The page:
Add the wet ingredients to the dry ingredients. Then, mix well with your hands to make sure that the dough is moist and evenly distributed.

seed and nut bread wet and dry ingredients ready to mix on white marble
All wet ingredients in the left bowl, all dry ingredients well-mixed on the right

Line a 9×5 inch loaf pan on all sides with parchment paper and scrape the dough into the prepared pan, packing it in and rounding it slightly on top. However, it won’t rise in the oven. The objective is to sculpt it into the shape of a loaf of bread as if it has risen. Cover tightly with a piece of plastic wrap and let sit at room temperature for at least 2 hours.

oven baked seed and nut bread
Seed and nut bread in the oven

When the loaf is ready to bake, preheat the oven to 400 F. Bake the bread for 1 hour and 10 minutes (start checking in at 50 minutes, don’t let it burn); It will be deeply bronzed on top and feel firm to the touch. Let cool completely at least 2 hours. The bread is best sliced reasonably thin and toasted well. Even more, it will keep, refrigerated airtight, up for two weeks.

Things to consider when making this “Bread-ish”

We always encourage you to play with your food, and this recipe is no exception. I noticed from the recipes that I found on this seed and nut bread that there was a pattern that each method followed.

  • Feel free to experiment with nut combinations. Pick your favorites. You cannot mess this up.
  • You will not need ever to chop any nuts or seeds to make this bread.
  • An essential part of this recipe is to understand that the flax seeds and chia seeds and water are the glue that holds this bread together. Our vegan friends can swap the honey with more banana, or maple syrup, agave, date syrup, or even applesauce.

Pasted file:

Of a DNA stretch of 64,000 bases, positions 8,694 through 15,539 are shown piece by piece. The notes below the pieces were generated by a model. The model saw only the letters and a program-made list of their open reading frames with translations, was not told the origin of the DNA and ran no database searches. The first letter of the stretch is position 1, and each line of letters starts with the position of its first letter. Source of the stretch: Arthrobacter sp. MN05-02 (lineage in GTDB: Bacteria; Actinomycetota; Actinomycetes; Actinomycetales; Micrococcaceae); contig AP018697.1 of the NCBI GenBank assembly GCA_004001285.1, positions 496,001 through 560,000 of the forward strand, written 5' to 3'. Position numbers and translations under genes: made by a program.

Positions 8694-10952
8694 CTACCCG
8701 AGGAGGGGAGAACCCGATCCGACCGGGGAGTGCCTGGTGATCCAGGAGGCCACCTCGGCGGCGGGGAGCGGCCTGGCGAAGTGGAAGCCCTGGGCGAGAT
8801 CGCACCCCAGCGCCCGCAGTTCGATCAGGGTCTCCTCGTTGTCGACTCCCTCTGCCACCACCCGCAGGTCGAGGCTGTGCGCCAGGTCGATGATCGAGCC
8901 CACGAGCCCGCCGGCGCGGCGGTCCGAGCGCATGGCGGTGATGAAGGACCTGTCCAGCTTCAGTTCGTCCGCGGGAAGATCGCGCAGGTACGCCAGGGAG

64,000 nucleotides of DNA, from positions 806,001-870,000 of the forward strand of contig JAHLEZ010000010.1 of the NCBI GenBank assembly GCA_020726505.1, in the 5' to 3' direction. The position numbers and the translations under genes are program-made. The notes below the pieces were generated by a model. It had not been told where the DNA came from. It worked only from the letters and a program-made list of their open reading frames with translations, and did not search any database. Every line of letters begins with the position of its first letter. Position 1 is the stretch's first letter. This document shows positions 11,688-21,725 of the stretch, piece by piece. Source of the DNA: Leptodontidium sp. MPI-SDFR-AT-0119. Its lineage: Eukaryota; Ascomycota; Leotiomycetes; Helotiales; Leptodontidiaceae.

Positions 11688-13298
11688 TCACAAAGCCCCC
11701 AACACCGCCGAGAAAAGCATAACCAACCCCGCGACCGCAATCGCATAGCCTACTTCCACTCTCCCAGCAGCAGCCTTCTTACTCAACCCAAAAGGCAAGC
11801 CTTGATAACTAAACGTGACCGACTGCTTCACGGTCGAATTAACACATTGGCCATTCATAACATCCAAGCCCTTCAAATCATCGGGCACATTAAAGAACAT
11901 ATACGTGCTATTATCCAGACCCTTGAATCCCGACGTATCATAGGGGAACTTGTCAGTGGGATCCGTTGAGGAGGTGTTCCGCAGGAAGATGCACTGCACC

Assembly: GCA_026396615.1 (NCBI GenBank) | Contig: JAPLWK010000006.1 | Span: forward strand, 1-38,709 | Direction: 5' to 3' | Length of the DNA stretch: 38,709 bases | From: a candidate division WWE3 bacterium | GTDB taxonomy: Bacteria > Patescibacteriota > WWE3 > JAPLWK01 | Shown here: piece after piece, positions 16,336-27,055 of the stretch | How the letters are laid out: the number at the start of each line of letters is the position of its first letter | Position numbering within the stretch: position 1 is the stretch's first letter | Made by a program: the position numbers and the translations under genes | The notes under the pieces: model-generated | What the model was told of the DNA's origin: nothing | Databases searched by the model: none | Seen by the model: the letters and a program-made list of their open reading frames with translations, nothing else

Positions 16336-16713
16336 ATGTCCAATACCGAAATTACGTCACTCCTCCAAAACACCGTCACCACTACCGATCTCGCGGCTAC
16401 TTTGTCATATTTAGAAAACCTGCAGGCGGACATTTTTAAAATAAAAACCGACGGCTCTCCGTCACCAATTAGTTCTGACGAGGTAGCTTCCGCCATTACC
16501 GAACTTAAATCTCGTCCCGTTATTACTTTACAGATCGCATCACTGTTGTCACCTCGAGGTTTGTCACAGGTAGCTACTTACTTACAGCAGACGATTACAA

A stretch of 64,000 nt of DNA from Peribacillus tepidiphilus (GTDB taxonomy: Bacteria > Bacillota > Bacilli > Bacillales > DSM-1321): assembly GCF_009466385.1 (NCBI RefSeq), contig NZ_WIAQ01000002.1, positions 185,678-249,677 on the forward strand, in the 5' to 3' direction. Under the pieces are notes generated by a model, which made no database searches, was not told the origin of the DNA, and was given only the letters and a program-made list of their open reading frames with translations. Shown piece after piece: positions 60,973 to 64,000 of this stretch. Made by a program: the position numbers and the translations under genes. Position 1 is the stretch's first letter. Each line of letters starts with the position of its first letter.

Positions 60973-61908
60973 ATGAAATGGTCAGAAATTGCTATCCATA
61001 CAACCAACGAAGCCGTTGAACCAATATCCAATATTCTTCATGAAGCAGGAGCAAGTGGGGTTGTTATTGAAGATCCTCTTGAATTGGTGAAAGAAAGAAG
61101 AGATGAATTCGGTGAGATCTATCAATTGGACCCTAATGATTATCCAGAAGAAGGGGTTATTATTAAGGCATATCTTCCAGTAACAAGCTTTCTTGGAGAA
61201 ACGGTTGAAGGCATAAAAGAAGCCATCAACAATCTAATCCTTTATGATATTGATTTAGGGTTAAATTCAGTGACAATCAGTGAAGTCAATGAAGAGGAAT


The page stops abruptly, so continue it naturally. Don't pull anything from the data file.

• Before you bake this bread, allow it to sit, shaped like a loaf for at least two hours. During that time, the chia seeds will activate and become “sticky” and binds the recipe in the same way that eggs would. If you’ve never heard of chia eggs, it’s a thing.
  • Find Psyllium husk powder in the natural section of grocery stores, in health food stores, and online. It’s not difficult to find.
  • Store this bread in an airtight container for up to 2 weeks in the refrigerator. You can also slice this bread and freeze it for an easy toast!

If you decide to try these fantastic recipes, be sure to take a photo and share them with us using #waxingkararecipes on Instagram. We love seeing your photos!

Seed and Nut Bread in loaf pan ready for baking

Nut and Seed Bread

Course: Breakfast
Cuisine: American
Keyword: healthy bread, nordic bread, paleo bread
Prep Time: 20 minutes
Cook Time: 1 hour 15 minutes
Total Time: 3 hours 35 minutes
Servings: 18
Calories: 257kcal
This healthy and satisfying "bread" will feel like a cheat wihtout actually being one.